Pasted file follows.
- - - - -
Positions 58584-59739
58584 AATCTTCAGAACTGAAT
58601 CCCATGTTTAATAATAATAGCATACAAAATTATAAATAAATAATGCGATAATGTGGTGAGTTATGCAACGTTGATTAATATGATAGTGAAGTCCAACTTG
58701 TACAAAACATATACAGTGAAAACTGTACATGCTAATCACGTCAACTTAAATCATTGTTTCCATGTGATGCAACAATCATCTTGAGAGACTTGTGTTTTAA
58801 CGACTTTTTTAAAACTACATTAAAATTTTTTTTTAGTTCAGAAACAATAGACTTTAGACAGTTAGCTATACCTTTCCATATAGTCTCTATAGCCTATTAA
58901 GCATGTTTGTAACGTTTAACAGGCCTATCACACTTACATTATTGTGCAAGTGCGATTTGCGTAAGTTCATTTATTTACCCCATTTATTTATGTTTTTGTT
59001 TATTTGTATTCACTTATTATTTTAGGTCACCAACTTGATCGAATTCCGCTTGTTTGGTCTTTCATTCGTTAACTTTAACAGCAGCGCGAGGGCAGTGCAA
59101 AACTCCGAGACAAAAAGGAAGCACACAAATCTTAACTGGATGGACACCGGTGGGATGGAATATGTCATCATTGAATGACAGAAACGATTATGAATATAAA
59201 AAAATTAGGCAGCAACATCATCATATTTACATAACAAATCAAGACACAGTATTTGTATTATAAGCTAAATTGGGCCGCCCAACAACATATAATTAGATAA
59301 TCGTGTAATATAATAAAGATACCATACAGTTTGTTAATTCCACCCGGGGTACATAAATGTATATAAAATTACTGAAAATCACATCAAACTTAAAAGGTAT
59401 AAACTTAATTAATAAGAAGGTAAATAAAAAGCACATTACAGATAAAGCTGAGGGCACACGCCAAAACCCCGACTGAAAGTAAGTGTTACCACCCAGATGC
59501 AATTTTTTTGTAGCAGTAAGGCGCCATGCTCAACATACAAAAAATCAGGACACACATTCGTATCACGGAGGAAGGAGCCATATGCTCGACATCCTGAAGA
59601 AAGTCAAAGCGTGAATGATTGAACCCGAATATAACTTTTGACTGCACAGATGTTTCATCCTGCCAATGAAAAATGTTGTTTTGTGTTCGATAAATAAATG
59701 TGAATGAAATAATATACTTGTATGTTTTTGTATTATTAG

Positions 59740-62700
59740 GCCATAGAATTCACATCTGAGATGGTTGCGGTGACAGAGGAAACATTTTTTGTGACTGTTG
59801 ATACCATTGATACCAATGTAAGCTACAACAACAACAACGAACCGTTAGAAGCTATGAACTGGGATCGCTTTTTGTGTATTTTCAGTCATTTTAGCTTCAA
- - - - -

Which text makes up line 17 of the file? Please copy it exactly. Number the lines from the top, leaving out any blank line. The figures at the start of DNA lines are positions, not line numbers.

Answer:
59801 ATACCATTGATACCAATGTAAGCTACAACAACAACAACGAACCGTTAGAAGCTATGAACTGGGATCGCTTTTTGTGTATTTTCAGTCATTTTAGCTTCAA